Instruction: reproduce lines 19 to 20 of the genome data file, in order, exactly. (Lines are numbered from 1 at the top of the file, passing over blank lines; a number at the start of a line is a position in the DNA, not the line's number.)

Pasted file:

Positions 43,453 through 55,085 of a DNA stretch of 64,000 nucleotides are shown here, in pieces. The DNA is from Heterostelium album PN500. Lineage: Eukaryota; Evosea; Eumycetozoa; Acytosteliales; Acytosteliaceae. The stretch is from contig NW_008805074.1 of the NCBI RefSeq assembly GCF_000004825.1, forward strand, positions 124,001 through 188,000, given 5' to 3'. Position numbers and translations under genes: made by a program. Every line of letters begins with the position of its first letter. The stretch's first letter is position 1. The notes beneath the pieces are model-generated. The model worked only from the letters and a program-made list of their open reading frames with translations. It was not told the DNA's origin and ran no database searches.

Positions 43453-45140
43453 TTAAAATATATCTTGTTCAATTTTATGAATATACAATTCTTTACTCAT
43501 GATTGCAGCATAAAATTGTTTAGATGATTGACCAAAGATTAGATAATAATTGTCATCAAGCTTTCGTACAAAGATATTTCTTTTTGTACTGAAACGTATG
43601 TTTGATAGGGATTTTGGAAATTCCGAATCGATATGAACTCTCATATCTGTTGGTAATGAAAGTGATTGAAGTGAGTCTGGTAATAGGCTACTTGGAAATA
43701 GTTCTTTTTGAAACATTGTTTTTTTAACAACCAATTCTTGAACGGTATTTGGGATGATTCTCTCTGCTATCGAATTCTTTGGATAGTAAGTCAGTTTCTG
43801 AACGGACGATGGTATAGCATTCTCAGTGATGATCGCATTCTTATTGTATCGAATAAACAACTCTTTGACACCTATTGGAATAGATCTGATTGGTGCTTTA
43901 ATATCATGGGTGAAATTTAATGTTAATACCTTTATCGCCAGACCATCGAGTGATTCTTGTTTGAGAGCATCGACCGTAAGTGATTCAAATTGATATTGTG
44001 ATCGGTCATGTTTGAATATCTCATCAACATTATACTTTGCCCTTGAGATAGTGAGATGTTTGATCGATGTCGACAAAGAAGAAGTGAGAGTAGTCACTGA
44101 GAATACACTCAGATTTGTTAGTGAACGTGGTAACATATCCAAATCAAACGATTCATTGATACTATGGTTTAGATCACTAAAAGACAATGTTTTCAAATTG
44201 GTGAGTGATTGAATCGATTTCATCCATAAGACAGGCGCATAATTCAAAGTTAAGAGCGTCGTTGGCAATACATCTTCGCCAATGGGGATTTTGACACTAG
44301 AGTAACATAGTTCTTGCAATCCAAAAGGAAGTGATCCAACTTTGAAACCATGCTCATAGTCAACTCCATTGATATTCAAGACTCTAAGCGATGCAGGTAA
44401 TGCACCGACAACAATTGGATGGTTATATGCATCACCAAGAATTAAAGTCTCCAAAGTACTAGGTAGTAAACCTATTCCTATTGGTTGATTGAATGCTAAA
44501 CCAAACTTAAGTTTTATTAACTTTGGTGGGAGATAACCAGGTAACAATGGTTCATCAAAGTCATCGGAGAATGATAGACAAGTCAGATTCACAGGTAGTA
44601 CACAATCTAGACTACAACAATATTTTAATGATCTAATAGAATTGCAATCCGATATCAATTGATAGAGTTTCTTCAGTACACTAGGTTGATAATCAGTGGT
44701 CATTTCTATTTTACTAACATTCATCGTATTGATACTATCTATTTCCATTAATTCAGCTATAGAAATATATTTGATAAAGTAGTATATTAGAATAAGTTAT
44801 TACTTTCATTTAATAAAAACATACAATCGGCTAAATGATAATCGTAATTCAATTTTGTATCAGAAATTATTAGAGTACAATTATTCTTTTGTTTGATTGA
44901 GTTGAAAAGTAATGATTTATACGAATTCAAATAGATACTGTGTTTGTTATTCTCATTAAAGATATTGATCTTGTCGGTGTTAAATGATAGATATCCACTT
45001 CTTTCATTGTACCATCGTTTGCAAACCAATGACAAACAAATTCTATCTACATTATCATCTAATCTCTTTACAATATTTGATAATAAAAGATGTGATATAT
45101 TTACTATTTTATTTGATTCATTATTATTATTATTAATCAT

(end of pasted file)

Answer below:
45001 CTTTCATTGTACCATCGTTTGCAAACCAATGACAAACAAATTCTATCTACATTATCATCTAATCTCTTTACAATATTTGATAATAAAAGATGTGATATAT
45101 TTACTATTTTATTTGATTCATTATTATTATTATTAATCAT